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Illustration: Sarah Grillo/Axios

Facebook's past moves cutting off competitors' access to its platform will be one target of the multi-state antitrust lawsuit against Facebook expected to be filed today, according to a person familiar with the case.

Why it matters: State attorneys general are looking to build a case that Facebook has illegally used a monopoly in social networking to elbow out competitors.

Details: The source told Axios that roughly 40 state attorneys general, led by New York, are expected to file suit today. Their claims will focus on at least three key areas:

  • After allowing open access to its platform, Facebook began blocking access to sites that the company viewed as competitive threats.
  • Facebook's acquired other companies, including WhatsApp and Instagram, in order to neutralize their competitive threats.
  • Facebook's position as an unlawful monopoly led to a reduction in privacy for users who have no other options.

What's next: More details on the lawsuit from the states, as well as a lawsuit from the Federal Trade Commission, are expected today.

Go deeper

Jan 20, 2021 - Politics & Policy

Facebook, Instagram transfer accounts, followers to Biden administration

Screenshot of official White House Facebook account.

Facebook on Wednesday confirmed that it is transferring the millions of followers of the official Facebook and Instagram White House accounts to the Biden administration.

Details: The accounts for "@POTUS," "@VicePresident" ("@VP" on Instagram) and "@FLOTUS" are having the followers from their personal Pages and accounts be transferred over. It's unclear when that transition process will be complete.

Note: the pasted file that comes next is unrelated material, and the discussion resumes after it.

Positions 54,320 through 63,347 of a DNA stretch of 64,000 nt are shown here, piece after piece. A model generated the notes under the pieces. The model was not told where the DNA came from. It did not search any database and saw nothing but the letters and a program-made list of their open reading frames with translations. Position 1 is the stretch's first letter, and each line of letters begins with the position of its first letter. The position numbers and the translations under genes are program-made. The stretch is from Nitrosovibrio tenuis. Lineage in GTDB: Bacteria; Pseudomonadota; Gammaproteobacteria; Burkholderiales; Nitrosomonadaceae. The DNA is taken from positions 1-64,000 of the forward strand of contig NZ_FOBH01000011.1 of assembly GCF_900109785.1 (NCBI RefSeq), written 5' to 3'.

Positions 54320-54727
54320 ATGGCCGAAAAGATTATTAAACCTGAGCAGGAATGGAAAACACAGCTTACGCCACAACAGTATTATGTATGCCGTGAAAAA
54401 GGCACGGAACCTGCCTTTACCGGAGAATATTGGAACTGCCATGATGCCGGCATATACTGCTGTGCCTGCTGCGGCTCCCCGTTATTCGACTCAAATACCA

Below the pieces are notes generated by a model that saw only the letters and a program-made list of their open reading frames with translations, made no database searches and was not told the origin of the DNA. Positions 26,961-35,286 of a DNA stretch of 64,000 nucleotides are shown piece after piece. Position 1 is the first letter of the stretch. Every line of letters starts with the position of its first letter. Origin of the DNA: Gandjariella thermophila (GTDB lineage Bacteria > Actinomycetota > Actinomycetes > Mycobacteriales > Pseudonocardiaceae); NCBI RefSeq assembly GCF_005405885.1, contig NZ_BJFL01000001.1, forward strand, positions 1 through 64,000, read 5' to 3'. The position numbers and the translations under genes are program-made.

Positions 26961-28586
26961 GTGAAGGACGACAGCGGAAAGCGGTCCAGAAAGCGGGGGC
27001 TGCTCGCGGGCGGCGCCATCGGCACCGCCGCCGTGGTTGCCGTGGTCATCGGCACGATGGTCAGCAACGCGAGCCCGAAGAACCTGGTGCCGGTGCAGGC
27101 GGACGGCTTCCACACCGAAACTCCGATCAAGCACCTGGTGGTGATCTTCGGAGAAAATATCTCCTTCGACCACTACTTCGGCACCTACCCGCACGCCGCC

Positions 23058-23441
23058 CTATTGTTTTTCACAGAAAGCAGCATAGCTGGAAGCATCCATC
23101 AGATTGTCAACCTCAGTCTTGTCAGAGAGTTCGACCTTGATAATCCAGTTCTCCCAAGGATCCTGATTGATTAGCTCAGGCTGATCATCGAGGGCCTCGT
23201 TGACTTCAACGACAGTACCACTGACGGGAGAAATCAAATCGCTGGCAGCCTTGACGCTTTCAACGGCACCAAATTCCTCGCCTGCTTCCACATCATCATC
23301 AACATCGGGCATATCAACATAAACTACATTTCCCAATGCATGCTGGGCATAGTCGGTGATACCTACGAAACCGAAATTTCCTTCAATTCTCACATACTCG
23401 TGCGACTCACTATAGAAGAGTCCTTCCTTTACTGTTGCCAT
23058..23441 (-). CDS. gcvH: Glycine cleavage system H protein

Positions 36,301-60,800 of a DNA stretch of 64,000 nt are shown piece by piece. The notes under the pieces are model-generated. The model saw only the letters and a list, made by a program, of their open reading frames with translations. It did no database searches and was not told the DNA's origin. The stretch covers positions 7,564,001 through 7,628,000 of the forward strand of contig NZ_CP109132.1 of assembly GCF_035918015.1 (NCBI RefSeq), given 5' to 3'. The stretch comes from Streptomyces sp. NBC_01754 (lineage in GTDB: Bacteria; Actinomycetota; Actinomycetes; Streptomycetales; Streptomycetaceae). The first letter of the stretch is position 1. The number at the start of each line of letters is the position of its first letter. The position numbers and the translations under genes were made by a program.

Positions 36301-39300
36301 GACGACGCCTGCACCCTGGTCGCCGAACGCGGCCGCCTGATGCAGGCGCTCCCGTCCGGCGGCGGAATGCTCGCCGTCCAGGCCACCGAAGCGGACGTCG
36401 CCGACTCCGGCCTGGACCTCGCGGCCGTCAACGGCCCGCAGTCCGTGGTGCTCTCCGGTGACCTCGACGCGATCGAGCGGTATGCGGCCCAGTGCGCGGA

Updated 6 hours ago - Politics & Policy

Coronavirus dashboard

Illustration: Eniola Odetunde/Axios

  1. Health: Most vulnerable Americans aren't getting enough vaccine information — Fauci says Trump administration's lack of facts on COVID "very likely" cost lives.
  2. Politics: Biden unveils "wartime" COVID strategyBiden's COVID-19 bubble.
  3. Vaccine: Florida requiring proof of residency to get vaccine — CDC extends interval between vaccine doses for exceptional cases.
  4. World: Hong Kong to put tens of thousands on lockdown as cases surge.
  5. Sports: 2021 Tokyo Olympics hang in the balance.
  6. 🎧 Podcast: Carbon Health's CEO on unsticking the vaccine bottleneck.

Trump impeachment trial to start week of Feb. 8, Schumer says

Senate Majority Leader Chuck Schumer. Photo: The Washington Post via Getty

The Senate will begin former President Trump's impeachment trial the week of Feb. 8, Majority Leader Chuck Schumer announced Friday on the Senate floor.

The state of play: Schumer announced the schedule after reaching an agreement with Republicans. The House will transmit the article of impeachment against the former president late Monday.